Despite my resistance to connecting with her beyond my child, I have found myself feeling utterly enamored by her very existence. My daughter has always had a profound connection to something bigger than herself. It was like she came into the world knowing that she was here to do God's work. And she has and is continuing to do so. 

Emily has taught me so many valuable life lessons. She has taught me what unconditional love really looks like and feels like. Emily has taught me to laugh and to embrace the good in the world. She has inspired me to be a better person and a better parent. My daughter has supported my decisions that to others may have seemed like a giant leap into crazy. All the while she cheered me on.

Did I let her down as a mother? I hope not. I believe that in the early years I gave her a mom. But a sad mom who didn't think she was worthy of real love or happiness. I took care of her. I provided a family for her. I gave her a brother to love. I was very involved with her education. In fact, she came to school with me every day of her life until high school. (In middle school she volunteered in my classroom before school every day.) So I think I loved her like a mom. I know I tried to protect her from my sadness and from the cruelty of life. Sometimes I did, and sometimes I failed. 

After our lives fell apart, I showed her how to pick yourself back up and move forward. But she also taught me how to do that. She also motivated me to do and be better. So we learned from one another. And because I learned to take risks and trust faith, she too did the same. I hope that I gave her space to figure out who she is and what she wants out of life. I don't know if I would have been able to do this before.

So fundamentally we have shaped one another, and our relationship morphed into something beyond mother and daughter. Emily is my Rory and I her Lorelai. Yes, there is some dysfunction in that, but there is also immense beauty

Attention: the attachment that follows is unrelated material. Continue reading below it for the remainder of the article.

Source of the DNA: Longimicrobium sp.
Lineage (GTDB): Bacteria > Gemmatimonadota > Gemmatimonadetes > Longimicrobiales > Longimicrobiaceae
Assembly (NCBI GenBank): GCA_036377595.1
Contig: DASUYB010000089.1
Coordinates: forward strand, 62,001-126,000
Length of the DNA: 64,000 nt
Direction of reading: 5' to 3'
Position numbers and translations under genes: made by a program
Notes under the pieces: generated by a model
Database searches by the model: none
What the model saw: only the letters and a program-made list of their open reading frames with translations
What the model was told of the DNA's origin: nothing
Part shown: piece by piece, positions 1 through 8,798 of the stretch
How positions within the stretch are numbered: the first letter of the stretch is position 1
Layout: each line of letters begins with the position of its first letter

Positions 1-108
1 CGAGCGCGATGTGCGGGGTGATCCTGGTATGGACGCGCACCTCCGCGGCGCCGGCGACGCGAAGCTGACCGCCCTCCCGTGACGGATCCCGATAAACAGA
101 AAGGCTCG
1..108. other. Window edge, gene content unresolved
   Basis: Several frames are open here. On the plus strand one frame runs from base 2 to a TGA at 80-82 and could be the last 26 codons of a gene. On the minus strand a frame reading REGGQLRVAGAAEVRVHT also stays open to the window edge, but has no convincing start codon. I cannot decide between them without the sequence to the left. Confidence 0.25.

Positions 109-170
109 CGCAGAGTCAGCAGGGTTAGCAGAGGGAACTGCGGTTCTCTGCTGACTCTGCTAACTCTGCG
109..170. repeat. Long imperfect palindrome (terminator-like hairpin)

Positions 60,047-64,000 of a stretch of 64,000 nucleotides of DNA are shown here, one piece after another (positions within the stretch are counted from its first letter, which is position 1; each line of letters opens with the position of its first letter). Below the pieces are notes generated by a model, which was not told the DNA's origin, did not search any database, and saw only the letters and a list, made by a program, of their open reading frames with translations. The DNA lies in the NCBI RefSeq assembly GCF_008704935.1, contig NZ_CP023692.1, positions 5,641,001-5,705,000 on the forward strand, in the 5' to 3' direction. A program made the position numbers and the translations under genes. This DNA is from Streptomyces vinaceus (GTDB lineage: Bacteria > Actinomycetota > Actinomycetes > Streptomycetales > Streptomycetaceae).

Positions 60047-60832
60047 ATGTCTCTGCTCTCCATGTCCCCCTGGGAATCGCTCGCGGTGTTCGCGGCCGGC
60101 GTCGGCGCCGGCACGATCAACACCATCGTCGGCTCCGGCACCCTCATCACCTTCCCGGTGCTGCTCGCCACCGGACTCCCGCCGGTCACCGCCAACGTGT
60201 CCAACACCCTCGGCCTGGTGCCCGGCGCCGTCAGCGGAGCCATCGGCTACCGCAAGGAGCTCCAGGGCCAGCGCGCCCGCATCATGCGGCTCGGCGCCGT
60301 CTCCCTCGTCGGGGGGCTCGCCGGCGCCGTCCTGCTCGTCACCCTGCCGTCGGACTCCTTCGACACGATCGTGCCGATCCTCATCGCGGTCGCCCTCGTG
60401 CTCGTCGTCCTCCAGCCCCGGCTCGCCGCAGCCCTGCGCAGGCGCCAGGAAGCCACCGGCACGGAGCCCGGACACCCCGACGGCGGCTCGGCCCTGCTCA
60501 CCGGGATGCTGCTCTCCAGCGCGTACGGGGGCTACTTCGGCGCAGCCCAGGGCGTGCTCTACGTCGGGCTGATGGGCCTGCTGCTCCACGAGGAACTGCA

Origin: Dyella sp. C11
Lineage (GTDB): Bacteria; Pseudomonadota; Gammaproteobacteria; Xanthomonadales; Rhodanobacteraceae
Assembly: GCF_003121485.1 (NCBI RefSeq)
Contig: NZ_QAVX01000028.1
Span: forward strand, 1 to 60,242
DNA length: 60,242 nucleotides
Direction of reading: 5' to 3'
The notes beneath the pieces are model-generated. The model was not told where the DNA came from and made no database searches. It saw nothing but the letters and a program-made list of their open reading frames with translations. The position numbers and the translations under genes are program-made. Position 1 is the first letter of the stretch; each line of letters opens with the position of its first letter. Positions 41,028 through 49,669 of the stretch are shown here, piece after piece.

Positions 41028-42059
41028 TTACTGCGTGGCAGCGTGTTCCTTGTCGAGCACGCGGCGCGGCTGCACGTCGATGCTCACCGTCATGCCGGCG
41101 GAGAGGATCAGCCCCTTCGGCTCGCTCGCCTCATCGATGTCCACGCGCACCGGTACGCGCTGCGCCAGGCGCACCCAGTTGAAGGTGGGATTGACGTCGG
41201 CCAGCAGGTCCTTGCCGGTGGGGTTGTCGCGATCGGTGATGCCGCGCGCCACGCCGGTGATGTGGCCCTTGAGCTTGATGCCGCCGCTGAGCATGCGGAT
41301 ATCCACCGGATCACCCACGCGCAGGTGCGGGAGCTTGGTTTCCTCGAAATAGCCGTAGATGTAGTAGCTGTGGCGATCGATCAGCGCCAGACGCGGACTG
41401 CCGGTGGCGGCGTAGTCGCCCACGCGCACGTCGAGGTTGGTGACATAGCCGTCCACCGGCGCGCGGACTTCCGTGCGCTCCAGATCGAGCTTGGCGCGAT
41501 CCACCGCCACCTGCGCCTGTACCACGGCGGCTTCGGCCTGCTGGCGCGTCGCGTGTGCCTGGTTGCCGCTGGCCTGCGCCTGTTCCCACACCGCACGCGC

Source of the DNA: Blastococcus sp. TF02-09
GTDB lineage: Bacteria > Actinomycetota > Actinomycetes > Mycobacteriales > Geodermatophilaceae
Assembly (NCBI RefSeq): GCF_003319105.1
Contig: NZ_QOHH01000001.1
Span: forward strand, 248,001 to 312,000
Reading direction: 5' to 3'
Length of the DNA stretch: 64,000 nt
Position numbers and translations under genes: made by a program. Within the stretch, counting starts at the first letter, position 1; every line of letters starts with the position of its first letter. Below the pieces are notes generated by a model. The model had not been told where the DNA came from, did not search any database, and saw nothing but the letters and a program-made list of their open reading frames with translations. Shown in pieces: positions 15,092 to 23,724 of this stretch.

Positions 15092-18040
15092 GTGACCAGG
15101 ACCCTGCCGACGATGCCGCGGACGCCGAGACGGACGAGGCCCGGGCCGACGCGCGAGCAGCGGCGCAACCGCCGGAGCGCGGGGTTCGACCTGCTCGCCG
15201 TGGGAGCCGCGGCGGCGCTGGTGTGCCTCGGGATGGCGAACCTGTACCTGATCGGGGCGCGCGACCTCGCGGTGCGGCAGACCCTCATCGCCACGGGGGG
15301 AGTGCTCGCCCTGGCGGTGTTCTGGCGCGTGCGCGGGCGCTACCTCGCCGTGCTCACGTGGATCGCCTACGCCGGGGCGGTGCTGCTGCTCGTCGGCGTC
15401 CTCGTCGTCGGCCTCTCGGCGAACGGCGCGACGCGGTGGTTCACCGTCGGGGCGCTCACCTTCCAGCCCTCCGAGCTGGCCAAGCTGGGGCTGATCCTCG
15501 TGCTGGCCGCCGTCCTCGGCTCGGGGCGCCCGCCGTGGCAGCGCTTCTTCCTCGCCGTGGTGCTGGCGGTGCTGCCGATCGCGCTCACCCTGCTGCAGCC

I'm not going to lie her leaving has left me feeling empty. I know this feeling is temporary. It comes and goes. Most of the time I feel happy for her. It's like I gave her back to the One who gave her to me in the first place. Knowing that she is filled and overflowing with joy, makes me feel at peace. 

Other times, I feel alone and sad. Things like your dearest friends taking you out to eat the night she left and driving down from North Carolina to cheer you up make it a little easier. Messages from my brother (who I love with all my heart) make all the difference, as well. 

Hope you’re doing okay. I guess that is the blessing and tragedy of life. To hold, protect, and nurture them, and then release

You guys seem to have such a tight bond that her evolution will always be yours and her journey will be your journey

So I guess I'll have to figure out how to watch The Bachelorette, Grey's Anatomy, and Gilmore Girls on Netflix without her. And I'll learn to pick myself up when I am down. I'll also find other sources of light and healing. And maybe I'll finally get my barn door painted and hung with all my spare time. Either way, I am still her mom, and she is still my sweet girl. Time nor distance will take that away.

Eighteen years went by too quickly. But, my daughter, those days have been the greatest wonder and privilege of my lifeAnd you will always be my sweet Emily and my very best friend. {Boundaries be damned.}

My Heartbreaking Journey With An Empty Nest